Foreign Affairs

U.S. Troops Could Soon Be Protecting Chinese Oil in Iraq

After the November 7 seismic shift in political power, a very important and robust debate over American involvement in Iraq will play out in the coming months. At both ends of Pennsylvania Avenue, Congress and the White House will each try to understand the lessons learned on Election Day.

The essential question to be debated on Capital Hill about our military involvement in Iraq appears to be whether Americans want our troops to leave quickly, or if voters simply desire a mid-course correction. These issues will be debated in Congress and discussed extensively in the public domain.

Unfortunately for them, and without much notice, the Iraq government may have started down a path that will unite both left and right forces in the American political spectrum and end American military involvement in the country. The political endgame would be the same way the Vietnam War ended.

In 1973 Congress voted to cut off the money to engage combat operations. The congressional action lead directly to the great human tragedy of the “killing fields” of Cambodia and the Vietnamese boat people. This is the historical record.

Now America’s commitment in Iraq is in play politically. Going into the war, some on the left have tried to make the case that the invasion of Iraq was all about oil. Those on the right have made their case that oil is important, but the mission was founded on much more profound principals of democracy and appropriate American self-defense. Late in the political season oil did come into play and President Bush got it just right when he said radicals would use it as a weapon.

While the campaign was running its course, Iraq Oil Minister Hassein Shahrastani was visiting Japan and China, encouraging them to develop the Iraq oil fields and refining operations. It was a brilliant move with Japan and, quite possibly, an endgame for America in Iraq by embracing China. The minister recently stated that a “preliminary agreement” with China was reached.

Rather quickly, if Chinese oil field exploitation and refineries are allowed, American citizens will have the specter of our troops dying to protect Chinese oil in Iraq. Very important people with very significant and profound thinking will sit at very important tables in Washington, D.C., and rationalize this Iraqi action, and they will be profoundly wrong.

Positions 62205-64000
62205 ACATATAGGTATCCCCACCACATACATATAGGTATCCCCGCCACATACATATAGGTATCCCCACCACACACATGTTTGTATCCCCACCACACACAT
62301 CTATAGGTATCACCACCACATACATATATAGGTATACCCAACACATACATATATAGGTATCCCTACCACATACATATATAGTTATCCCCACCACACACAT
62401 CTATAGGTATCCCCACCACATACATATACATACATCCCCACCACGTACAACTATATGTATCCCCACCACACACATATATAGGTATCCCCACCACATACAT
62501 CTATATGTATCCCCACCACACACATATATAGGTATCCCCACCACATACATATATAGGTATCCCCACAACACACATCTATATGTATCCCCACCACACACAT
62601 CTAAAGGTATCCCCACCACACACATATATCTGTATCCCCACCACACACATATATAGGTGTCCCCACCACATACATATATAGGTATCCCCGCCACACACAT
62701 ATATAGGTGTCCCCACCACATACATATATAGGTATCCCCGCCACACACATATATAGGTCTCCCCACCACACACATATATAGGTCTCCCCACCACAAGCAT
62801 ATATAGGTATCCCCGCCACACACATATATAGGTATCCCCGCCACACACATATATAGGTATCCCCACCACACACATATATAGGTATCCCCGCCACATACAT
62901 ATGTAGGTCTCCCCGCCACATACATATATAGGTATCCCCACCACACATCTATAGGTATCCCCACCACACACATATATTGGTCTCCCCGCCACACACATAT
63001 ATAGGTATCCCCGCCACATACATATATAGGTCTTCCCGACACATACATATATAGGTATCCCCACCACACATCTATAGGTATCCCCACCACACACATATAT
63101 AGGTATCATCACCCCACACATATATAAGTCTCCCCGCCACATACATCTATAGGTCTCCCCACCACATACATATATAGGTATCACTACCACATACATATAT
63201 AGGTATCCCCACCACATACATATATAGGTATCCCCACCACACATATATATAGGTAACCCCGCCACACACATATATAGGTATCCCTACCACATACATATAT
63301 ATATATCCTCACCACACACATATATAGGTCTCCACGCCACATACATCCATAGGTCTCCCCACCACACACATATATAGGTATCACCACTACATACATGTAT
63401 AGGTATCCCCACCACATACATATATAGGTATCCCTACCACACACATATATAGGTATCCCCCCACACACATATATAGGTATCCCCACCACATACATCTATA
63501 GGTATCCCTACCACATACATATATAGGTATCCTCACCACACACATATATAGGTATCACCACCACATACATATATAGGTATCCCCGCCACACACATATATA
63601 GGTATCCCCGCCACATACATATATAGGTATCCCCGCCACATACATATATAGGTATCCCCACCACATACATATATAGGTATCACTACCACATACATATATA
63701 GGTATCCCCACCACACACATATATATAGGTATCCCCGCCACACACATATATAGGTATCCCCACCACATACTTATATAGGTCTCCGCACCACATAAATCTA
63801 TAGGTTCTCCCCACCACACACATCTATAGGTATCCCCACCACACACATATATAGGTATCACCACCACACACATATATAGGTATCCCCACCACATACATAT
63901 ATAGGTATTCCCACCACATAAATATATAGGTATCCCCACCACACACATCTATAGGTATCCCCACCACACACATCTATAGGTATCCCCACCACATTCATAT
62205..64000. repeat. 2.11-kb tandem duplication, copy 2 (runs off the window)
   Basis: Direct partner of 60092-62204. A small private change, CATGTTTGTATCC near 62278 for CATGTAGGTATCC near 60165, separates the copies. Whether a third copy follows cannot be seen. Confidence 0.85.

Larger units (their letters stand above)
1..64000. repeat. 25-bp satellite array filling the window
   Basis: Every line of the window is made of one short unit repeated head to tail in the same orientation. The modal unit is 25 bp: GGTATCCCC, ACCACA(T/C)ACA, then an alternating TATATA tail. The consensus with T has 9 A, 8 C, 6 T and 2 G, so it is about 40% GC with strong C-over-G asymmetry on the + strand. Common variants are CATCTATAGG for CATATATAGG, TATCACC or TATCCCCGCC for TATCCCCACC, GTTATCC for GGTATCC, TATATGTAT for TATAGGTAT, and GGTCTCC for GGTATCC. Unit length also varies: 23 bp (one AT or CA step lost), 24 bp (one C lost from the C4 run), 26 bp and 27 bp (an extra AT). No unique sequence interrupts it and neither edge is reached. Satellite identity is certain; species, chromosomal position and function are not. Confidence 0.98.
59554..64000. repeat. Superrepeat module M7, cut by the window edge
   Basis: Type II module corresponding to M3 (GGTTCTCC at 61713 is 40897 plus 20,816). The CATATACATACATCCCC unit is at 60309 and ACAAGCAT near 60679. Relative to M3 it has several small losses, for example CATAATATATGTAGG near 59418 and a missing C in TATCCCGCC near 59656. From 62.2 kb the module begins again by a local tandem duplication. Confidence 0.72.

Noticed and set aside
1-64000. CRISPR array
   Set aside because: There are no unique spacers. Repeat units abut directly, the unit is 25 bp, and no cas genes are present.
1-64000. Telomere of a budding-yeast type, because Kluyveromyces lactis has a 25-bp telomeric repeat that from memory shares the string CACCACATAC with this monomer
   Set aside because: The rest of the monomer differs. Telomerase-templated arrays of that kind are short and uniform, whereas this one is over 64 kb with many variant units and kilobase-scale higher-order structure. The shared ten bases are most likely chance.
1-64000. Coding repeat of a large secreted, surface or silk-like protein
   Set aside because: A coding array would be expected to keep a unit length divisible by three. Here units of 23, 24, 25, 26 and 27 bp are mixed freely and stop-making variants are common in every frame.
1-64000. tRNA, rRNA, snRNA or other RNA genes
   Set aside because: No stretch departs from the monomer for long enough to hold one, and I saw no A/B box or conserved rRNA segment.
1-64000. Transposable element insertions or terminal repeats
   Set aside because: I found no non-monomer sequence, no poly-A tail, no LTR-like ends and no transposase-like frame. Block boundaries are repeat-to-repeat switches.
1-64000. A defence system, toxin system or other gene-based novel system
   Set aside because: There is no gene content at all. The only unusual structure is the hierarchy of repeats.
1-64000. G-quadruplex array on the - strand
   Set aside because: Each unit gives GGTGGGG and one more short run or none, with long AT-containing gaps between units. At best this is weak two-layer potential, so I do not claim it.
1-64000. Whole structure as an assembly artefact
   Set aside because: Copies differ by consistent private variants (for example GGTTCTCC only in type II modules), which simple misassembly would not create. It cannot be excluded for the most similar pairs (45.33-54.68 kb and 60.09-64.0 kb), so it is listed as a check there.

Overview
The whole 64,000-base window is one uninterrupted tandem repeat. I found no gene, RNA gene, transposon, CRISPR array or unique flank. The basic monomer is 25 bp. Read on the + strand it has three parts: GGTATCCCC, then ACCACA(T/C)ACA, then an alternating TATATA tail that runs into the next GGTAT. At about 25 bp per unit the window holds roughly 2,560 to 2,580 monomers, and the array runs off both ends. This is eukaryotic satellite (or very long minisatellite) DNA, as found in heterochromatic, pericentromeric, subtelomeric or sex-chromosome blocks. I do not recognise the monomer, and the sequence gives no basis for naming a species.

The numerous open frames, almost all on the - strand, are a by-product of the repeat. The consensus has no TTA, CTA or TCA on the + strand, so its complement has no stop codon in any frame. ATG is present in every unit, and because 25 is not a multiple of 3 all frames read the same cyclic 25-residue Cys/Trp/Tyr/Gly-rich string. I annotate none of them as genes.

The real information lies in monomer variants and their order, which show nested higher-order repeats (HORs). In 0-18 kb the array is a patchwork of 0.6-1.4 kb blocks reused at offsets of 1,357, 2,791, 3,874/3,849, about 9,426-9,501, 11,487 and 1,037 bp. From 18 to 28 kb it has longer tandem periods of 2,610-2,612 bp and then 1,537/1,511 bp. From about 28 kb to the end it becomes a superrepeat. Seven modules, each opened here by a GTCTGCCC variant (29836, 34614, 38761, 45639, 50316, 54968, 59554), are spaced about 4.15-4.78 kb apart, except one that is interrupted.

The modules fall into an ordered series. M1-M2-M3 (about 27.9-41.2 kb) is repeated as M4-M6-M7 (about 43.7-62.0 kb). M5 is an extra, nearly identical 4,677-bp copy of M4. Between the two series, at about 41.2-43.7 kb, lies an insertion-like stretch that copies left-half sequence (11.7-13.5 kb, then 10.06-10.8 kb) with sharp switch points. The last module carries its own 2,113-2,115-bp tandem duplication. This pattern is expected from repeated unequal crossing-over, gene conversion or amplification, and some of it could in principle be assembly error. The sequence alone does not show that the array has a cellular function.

I suspect the thinking will be something like this: Iraq is a sovereign nation, and if the People’s Republic of China is willing to take the risk where others fear to go, why not let them?

But America is also a sovereign nation, and even more important people at even more important tables—the dinner table—will have significant reservations if their sons, daughters, fathers and mothers are fighting and dying to protect China’s oil fields.

The Iraq government, if dissuaded from triggering a Chinese oil rush, may be insuring America will stay for an honorable end game.

In the 1990s, a bipartisan coalition of Republicans and Democrats came together in the House every year to debate the American trade relationship with the People’s Republic of China. The squishy middle always had the votes, but advocates for concern about human rights in China and the growth of the People’s Liberation Army had “truth justice and the American way” on their side.

I wonder how new House Speaker Nancy Pelosi (D.-Calif.) will feel about continuing to fund the American military if it is defending Chinese oil. I suspect if Iraq knocks off this foolish dance with China, they may have a better chance of continued American involvement.

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